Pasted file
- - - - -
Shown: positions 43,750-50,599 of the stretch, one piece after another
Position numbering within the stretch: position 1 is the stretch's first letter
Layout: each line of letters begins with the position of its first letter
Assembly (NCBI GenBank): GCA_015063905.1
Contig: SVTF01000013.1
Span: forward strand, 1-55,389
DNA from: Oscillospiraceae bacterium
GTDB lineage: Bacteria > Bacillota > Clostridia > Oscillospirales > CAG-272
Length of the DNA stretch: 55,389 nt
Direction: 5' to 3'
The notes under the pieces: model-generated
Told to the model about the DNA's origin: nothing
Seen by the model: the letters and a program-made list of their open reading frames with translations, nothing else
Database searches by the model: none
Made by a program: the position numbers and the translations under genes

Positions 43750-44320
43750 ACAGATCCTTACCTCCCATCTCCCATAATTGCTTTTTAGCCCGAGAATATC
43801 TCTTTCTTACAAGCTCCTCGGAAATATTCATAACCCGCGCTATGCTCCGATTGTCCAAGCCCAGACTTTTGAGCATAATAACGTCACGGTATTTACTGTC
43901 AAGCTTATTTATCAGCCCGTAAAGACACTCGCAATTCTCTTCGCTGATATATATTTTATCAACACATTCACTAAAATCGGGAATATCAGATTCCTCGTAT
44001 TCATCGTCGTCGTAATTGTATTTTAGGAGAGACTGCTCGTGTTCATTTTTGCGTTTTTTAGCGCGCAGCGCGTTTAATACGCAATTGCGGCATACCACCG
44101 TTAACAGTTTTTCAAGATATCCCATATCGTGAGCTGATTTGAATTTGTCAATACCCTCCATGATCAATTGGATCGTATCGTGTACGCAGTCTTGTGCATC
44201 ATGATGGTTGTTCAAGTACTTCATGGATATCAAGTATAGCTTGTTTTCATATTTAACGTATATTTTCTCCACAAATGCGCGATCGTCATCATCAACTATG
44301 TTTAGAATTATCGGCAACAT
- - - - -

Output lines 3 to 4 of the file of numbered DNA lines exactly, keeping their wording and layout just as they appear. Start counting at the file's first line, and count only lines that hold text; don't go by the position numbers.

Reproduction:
Layout: each line of letters begins with the position of its first letter
Assembly (NCBI GenBank): GCA_015063905.1